About Jesus and John The Baptist

Missionary Weekly Reflection
Advent Week III, 15 December 2019
Isa. 35:1-6a,10; Ps. 146:7,8-9a,9bc-10; Jam. 5:7-10; Mat. 11:2-11

Jesus is at work, John The Baptist is in prison. This setting is important for comprehending the question that will arise. The Forerunner in fact can be doubtful too. He expects a Messiah who comes as a Judge, who will judge and punish. Last week gospel said that John was waiting for a Messiah who was prepared with “winnowing fork” to separate the qualified persons from those who were with “chaffy quality”. John expected a Messiah who was prepared with an axe to “cut the root of the unfruitful tree”. Those who did not bear fruit according to Torah will be eliminated. The Romans who was now oppressing the people will be definitely crushed. However, the figure and ministry of Jesus did not show such signs of the Messiah. John himself was imprisoned because he called for justice. Why did Jesus keep silent? Why did He let the depraved king like Herod still rule? Why did He let the Romans oppress His people? Or, perhaps He is not “the one who is to come”? (v. 3).

Jesus turns out to be a different Messiah. He is not the Messiah as most people are expecting. Jesus appears as the Messiah who has mercy not judges, He sets free not revenges, He heals and restores (v. 4-5): the blind regain their sight, the lame walk, the lepers are cleansed, the deft hear, the dead are raised. The sick and disabled men are normally considered as “half human”. They are marginalized group in the community. Sick and physically disabled mean unclean and marginalized socially and religiously. By healing them, Jesus is restoring their position in social and religious point of view. His healing is not biomedical but ethnomedical: by healing the sick and disabled, Jesus is healing a nation/people (etnos). It is the social order that He is rearranging: those who have been marginalized, now are regained their role in the society and worship. For Jesus, it’s useless to replace the depraved leaders, if the people remain impoverished. It doesn’t mean a lot to repel the oppressor, if the oppressor mentality has been rooted in the society and religious order itself.

After affirming His own Messianic characteristic, Jesus affirms the quality of John the Baptist’s identity. He is more than a Prophet. He is even excelling all humans (v. 9, 11). However, the excellence does not make him proud. Two of his virtues are suitable to emulate in this Advent. First, being modest. John certainly did not came from a royal palace who dressed in fine clothing and lived in luxury. Although he was the son of a Priest in the Temple, he chose to live as an ascetic. Power and luxury often become obstacles to welcome the Lord. The Advent period is the moment to prepare our heart, not the accessories. The Advent period is the moment for being modest and humble to be in solidarity with those who are suffering.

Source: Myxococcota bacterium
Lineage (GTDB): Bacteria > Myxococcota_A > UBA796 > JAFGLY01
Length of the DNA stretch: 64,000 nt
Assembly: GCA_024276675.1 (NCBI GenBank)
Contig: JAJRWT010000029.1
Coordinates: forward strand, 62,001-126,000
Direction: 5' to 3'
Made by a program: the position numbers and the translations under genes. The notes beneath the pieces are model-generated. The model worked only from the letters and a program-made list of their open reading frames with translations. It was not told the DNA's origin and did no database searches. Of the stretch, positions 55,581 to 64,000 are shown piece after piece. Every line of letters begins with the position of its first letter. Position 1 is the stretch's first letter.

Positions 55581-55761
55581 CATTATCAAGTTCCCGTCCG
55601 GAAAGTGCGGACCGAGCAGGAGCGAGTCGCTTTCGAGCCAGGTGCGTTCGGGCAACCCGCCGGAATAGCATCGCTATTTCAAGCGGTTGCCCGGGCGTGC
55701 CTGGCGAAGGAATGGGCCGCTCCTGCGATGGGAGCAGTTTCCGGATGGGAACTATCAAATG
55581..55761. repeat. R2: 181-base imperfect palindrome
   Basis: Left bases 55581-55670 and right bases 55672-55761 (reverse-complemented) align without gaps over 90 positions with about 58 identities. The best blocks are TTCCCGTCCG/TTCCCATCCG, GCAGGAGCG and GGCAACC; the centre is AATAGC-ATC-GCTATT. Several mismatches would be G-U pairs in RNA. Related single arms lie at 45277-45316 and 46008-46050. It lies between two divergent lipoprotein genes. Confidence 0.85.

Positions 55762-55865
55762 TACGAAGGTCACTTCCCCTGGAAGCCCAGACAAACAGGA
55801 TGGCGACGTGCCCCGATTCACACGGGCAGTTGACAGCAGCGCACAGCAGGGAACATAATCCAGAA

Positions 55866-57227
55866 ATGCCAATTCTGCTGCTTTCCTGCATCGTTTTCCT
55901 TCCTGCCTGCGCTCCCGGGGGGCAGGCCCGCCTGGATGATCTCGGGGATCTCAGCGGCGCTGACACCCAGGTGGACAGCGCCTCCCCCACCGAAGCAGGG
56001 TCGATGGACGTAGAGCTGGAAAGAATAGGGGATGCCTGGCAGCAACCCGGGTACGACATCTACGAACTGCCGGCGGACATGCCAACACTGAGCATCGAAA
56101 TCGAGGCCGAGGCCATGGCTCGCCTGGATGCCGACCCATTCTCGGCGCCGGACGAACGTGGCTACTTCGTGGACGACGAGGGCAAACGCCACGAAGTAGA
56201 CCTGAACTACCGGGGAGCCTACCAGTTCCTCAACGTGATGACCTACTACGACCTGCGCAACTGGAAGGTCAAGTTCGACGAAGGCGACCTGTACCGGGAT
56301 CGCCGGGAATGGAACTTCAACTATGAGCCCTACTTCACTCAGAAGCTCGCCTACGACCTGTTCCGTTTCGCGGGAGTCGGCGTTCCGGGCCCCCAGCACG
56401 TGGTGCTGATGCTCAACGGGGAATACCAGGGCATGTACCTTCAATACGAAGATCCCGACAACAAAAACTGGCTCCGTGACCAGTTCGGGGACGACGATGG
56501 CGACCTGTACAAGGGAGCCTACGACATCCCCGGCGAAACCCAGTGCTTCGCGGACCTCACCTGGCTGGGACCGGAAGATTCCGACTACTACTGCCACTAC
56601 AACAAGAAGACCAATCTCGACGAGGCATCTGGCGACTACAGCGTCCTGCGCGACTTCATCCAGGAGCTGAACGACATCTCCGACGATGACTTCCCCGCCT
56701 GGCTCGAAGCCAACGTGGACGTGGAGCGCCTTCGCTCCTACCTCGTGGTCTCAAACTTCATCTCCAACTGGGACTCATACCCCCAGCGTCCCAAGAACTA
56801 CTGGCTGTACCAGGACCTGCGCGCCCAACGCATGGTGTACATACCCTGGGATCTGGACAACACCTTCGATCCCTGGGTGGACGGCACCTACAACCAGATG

Second, John is not a “reed swayed by the wind”. He is not an unstable and pragmatic type of man, who just follows the flow of one’s will and other’s expectation. He is not a man without direction who just follows the wind of change and style. John teaches me and you to keep confident and have the principle: firmly reproach the untruth, not surrender to the pressure from the authority and mass.

(Hortensio Mandaru – Indonesia Bible Society, Jakarta)


Lord, our Father, I present my today prayer, thought, word, work, joy and sorrow in the unity with Your Son, Jesus Christ, who always presents Himself in the Eucharist for the world salvation. May the Holy Spirit, as the soul of Jesus, also lead and give me the strength today so that I am ready to be the witness of Your love.

Together with St. Mary, Mother of Jesus and the Church, I specially present my prayer to our Pope and Indonesian Church prayer apostles of this month:

For Evangelization intention:

The future of the youth: May every country resolve to determine and take the necessary steps to put ahead and guarantee the future of the youth, especially those who suffer and despair. We pray…

For Indonesian Churches intention:

Marriage Fidelity: May the fidelity to marriage pledge will not fade because of trivial matters in daily life which often trigger a dispute in the family. We pray…

Special Intention:

May the people in our Diocese welcome the wisdom of Holy Spirit to take an important role in building the wisdom of peace and perseverance in family in their home or in their place of service. We pray


Leave a Reply

Fill in your details below or click an icon to log in:

WordPress.com Logo

You are commenting using your WordPress.com account. Log Out /  Change )

Google photo

You are commenting using your Google account. Log Out /  Change )

Twitter picture

You are commenting using your Twitter account. Log Out /  Change )

Facebook photo

You are commenting using your Facebook account. Log Out /  Change )

Connecting to %s